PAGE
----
Will increasing the minimum wage help or harm workers and businesses? How many U.S. workers are paid at or below the minimum wage?
In this episode you’ll learn:
- What is the history of the U.S. minimum wage.
- How many people in the U.S. work for the minimum wage or less.
- How does raising the minimum wage impact employment and businesses.
- Why businesses need to do more to help their workers.
Episode Summary – Should The Minimum Wage Be Raised?
Nearly every employee in the United States has grappled with the minimum wage question at some point in their lives. High schoolers, recent college graduates, and older workers all ask themselves, “Can I survive on an hourly job making the minimum wage?” Professors, industry leaders, and government officials debate over if the national minimum wage should be raised, and if so, by how much? Join David Stein as he sheds light on this challenging episode and uncovers truths behind the minimum wage in the United States today, where the workforce is headed in the future, and some creative potential solutions.
The current state of the minimum wage in the United States
The minimum wage was initially created in the 1930s to prevent employers from forcing workers to work for pennies on the hour. Businesses and governments at every level were asking themselves, “Can companies survive if they are forced to pay workers a set amount?” Today, that same question is being asked. While the minimum wage has come a long way from the original $0.25/hour amount – the current national minimum wage is $7.25/hour – a large portion of the workforce is still being paid hourly. According to the Bureau of Labor Statistics, 80 million workers aged 16 and up work hourly, with 701,000 making exactly $7.25/hour and 1.5 million earning less than minimum wage. For more statistics on the current state of the minimum wage workforce, be sure to check out the full episode.
What is the impact on the workforce if the minimum wage is raised?
There are countless short and long-term impacts on the American workforce that would arise from raising the minimum wage. While short-term impacts are nearly indistinguishable from not changing the minimum wage at all, many jobs will be lost in the long run as a result of raising the minimum wage. As explained in the “Wage Shocks and the Technological Substitution of Low-Wage Jobs” research article, automation is quickly substituting humans in routine cognitive jobs – and contrary to popular opinion these jobs are not being lost to offshoring either. To hear more about the varying impacts from raising the minimum wage, be sure to listen to this episode of Money For the Rest of Us.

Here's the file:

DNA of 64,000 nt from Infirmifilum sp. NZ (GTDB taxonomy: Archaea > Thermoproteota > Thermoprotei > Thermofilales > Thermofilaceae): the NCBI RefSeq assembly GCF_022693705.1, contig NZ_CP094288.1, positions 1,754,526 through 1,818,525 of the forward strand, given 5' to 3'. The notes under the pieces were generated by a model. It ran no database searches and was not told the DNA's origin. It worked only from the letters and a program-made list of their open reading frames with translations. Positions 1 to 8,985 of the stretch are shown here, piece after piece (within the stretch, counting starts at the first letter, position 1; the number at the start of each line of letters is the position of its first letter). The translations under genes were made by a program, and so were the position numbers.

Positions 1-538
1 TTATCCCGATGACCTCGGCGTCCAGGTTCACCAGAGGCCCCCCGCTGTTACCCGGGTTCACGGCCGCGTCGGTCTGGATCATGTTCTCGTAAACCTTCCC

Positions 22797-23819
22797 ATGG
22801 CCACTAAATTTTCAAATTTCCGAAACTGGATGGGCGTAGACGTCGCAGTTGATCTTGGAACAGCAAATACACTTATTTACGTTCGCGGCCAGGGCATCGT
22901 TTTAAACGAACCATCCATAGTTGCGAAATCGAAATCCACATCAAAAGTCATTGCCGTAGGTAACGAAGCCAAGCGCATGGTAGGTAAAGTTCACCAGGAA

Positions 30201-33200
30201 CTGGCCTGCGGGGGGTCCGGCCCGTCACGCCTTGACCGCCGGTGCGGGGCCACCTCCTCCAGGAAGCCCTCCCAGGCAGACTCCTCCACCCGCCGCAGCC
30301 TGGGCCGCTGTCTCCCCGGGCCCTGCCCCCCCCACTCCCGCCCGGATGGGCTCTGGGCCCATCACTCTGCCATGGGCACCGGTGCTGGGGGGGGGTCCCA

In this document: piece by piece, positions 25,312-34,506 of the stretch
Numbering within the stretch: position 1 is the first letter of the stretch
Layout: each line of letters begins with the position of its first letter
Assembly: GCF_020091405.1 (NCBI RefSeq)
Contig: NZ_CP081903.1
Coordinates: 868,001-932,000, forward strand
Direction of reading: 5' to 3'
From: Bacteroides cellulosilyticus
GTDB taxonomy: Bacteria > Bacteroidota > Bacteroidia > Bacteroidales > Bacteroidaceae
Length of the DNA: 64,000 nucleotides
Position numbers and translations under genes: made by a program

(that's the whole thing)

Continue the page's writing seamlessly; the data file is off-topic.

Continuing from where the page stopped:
Three enlightening findings from the most recent study on the minimum wage
According to the article “Industry Dynamics and the Minimum Wage: A Putty-Clay Approach” there are three major findings surrounding the minimum wage that employers need to be paying attention to. The first discovery found that the exit and entry of low-wage restaurants in the marketplace increases in the year following an increase in the minimum wage rate. But, over time, the low-wage restaurants were substituted with more capital-intensive establishments. The article also explains that in every case study examined, the cost of higher minimum wages were fully passed onto consumers in the form of higher prices. Finally, the article demonstrates that the impact of minimum wage increases grew over time.
Why raising the minimum wage isn’t the solution
David explains that essentially, raising the minimum wage increases the level of automation in the workforce, while simultaneously increasing the level of vulnerability for hourly-paid workers. It’s no longer enough for companies to simply work to maximize their own profits. Industry leaders must begin to ask themselves questions such as: “What role do we play in the community? How are we managing our environmental impact? How are we helping our employees adjust to an increasingly automated world?” Your personal ability and your company’s ability to help create a fair work environment for all will greatly benefit from listening to this insightful episode of Money For the Rest of Us.
[0:15] David asks the question for this episode, should the minimum wage be raised?
[5:44] Current state of minimum wage in the United States
[8:33] What is the impact on the workforce if the minimum wage is raised?
[11:07] Three major findings from “Industry Dynamics and the Minimum Wage: A Putty-Clay Approach”
[13:33] “People Versus Machines: The Impact of Minimum Wages on Automatable Jobs”
[17:01] David shares his personal experience surrounding minimum wage jobs
[21:24] Why raising the minimum wage isn’t the solution
[24:30] The call-to-action for employers and industry leaders
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